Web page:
The BRICS Development Bank, an association consisting of Brazil, Russia, India, China and South Africa, has begun operations. On the eve of the BRICS summit in Ufa on July 8, the heads of the central banks of the participating countries have also announced an agreement on the creation of a BRICS currency pool.

A meeting of the finance ministers and the governors of the central banks of BRICS countries, and members of the New Development Bank Governing Council, Moscow, July 7. Photo: TASS

Russian Finance Minister Anton Siluanov has announced that the BRICS Development Bank, an association consisting of Brazil, Russia, India, China and South Africa, has commenced operation. According to Siluanov, the bank will receive a rating in the near future and by the end of the year will be able to finance its first projects.

The bank, whose capital is $100 billion, is to be headed by Kundapur Vaman Kamath, former chief of India’s ICICI Bank, said Siluanov.

The agreement on the creation of the BRICS Development Bank, whose main objective is to finance infrastructure projects in the BRICS and other developing countries, was signed one year ago.

No talk of a single BRICS currency

According to Siluanov, Russian projects applying for financing from the National Wealth Fund, such as the Rosneft projects, can apply for funds at the BRICS Bank. The minister also said that investments in external projects will be possible in the future, but for now the priority lies in investments in projects within the BRICS countries.

Siluanov said that this also concerns Greece's current difficult economic situation. “It is possible that in the future projects in Greece and other countries may become those projects for which [the BRICS Bank] money will be allotted, but I think this will not happen soon, not in the near future."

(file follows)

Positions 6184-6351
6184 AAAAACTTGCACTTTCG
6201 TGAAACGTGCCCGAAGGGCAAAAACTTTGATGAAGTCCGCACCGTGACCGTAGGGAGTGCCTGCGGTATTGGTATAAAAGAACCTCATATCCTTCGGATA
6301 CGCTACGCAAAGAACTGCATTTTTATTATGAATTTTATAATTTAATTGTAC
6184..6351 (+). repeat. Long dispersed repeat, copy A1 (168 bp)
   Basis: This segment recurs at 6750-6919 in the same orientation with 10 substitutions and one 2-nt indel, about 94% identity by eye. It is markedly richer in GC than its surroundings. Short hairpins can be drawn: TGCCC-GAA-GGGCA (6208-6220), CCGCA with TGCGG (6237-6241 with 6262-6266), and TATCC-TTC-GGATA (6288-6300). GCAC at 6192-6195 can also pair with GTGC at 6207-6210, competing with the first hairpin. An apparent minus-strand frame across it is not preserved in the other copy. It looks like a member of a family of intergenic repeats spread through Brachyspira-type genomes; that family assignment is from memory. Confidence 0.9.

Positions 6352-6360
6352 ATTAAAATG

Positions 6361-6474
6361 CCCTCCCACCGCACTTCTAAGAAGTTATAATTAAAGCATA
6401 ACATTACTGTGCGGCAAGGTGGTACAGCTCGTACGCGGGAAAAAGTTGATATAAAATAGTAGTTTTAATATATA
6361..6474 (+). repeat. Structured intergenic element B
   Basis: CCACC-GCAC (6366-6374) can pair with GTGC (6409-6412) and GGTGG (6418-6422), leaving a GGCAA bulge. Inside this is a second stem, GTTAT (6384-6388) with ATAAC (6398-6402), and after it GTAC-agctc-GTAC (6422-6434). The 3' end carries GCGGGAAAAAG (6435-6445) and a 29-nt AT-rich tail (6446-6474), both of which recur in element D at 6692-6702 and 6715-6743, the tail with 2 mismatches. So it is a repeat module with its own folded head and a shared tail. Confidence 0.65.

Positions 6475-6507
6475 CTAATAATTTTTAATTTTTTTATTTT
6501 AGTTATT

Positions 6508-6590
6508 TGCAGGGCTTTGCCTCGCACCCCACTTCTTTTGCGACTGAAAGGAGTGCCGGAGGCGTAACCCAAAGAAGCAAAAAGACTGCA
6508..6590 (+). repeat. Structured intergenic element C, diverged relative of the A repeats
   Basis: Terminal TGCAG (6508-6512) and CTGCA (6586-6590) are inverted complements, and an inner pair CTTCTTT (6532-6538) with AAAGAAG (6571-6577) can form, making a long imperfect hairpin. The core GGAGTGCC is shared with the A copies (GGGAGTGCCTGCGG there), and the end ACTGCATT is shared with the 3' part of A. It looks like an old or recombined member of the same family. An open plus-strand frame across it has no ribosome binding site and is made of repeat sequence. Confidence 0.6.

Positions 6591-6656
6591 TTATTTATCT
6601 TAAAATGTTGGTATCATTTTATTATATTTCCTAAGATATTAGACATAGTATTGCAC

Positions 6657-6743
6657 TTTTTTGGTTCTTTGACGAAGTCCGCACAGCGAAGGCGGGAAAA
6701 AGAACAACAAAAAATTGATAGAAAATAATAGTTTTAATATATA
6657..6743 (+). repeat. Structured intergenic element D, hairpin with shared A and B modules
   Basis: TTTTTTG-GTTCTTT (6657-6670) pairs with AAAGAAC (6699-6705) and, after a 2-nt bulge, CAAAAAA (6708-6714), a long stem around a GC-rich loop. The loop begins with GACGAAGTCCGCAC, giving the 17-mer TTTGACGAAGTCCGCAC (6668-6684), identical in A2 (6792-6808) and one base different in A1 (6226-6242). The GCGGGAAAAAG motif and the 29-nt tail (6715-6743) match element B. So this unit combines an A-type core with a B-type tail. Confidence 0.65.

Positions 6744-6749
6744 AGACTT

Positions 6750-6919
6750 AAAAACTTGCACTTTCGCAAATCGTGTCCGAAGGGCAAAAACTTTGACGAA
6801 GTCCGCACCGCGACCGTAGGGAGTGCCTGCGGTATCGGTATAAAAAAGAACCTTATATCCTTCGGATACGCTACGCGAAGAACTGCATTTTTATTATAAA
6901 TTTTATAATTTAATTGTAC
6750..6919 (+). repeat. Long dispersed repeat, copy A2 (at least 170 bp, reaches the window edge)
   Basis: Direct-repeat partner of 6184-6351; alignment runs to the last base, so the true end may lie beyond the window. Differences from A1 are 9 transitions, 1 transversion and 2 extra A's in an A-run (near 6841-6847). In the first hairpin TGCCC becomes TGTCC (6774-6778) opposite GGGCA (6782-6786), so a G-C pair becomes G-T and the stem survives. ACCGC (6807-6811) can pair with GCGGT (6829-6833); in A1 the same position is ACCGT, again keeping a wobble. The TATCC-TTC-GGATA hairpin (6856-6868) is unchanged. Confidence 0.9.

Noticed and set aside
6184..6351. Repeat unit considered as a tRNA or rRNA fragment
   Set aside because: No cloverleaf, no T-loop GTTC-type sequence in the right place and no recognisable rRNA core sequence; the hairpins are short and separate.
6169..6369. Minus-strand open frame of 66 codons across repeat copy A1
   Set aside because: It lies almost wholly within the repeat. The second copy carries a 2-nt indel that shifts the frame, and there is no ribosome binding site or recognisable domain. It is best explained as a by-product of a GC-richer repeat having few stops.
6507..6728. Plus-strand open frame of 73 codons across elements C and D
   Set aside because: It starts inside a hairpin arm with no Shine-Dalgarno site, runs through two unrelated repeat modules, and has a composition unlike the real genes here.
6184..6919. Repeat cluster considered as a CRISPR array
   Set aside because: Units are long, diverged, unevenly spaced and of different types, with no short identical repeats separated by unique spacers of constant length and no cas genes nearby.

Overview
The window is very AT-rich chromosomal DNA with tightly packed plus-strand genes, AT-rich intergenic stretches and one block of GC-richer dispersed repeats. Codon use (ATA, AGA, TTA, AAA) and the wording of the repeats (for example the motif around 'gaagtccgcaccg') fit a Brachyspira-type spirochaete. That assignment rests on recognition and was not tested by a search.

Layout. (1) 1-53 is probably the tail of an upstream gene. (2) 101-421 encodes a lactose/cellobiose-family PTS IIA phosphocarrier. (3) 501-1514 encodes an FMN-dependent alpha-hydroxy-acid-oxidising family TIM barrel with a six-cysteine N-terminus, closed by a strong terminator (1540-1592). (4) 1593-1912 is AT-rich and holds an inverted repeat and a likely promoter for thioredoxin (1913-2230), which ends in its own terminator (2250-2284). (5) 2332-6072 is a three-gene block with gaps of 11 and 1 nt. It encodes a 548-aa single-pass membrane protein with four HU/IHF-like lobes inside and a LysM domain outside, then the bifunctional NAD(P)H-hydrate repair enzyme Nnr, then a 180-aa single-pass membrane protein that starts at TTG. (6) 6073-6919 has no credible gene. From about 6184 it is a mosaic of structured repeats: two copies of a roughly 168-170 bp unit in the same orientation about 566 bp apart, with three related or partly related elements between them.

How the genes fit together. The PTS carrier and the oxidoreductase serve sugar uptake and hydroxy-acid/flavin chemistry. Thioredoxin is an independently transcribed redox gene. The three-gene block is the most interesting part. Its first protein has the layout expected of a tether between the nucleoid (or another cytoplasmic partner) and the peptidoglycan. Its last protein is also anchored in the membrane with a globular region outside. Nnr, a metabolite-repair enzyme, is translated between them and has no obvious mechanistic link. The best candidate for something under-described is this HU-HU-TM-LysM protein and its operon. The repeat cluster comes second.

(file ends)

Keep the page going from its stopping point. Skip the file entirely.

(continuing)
The issue of a closer financial union between the BRICS countries – a currency union – is not on the agenda for now, according to Siluanov. "Before the creation of a currency union many measures on the integration of fiscal, budgetary, customs legislation, technical regulations and other norms have to be implemented,” he said. “So today's agenda does not include the creation of a single currency union, a single currency."

 Related: "Three big goals for the BRICS New Development Bank"

The currency pool

Besides the steps related to the new bank, on July 7 the heads of the BRICS countries' central banks signed an agreement on the currency reserves pool. The total volume of the BRICS countries' currency reserves pool is $100 billion.

China will contribute $41 billion, while Brazil, India and Russia will provide $18 billion each and South Africa will put forward $5 billion. The pool has been established in order that the BRICS countries' central banks are able to lend each other resources in the event that they have problems with dollar liquidity, thus compensating for their budget deficit.

According to Elvira Nabiullina, the chairwoman of the Russian Central Bank, the pool is "an insurance instrument" and that there is "no reason to believe that any of the member countries will be obliged to ask for the bank's help in the near future," adding that she does not see the necessity of creating real BRICS currency reserves.

“In our point of view, the pool of conditional currency reserves and the precise definition of how this pool will work, which is included in the operational agreement, responds to those issues for which the pool was created – as an insurance instrument against financial risks and the risks related to the situation on the world financial markets," she said.

Although Russian mass media are calling the BRICS currency pool "an alternative to the IMF", the Russian government is in no hurry to give such evaluations. According to Russian Deputy Finance Minister Sergei Storchak, the new BRICS financial mechanism should not be compared to the International Monetary Fund.

"The comparison of the conditional currency reserves pool and the IMF is entirely wrong. They have nothing in common, except for references to the name. The IMF is an international organization, while the conditional currency reserves pool is a ‘wallet,’ the resources of which can be spent only with the advent of certain circumstances," he said.

The article was first published at Russia Beyond The Headlines.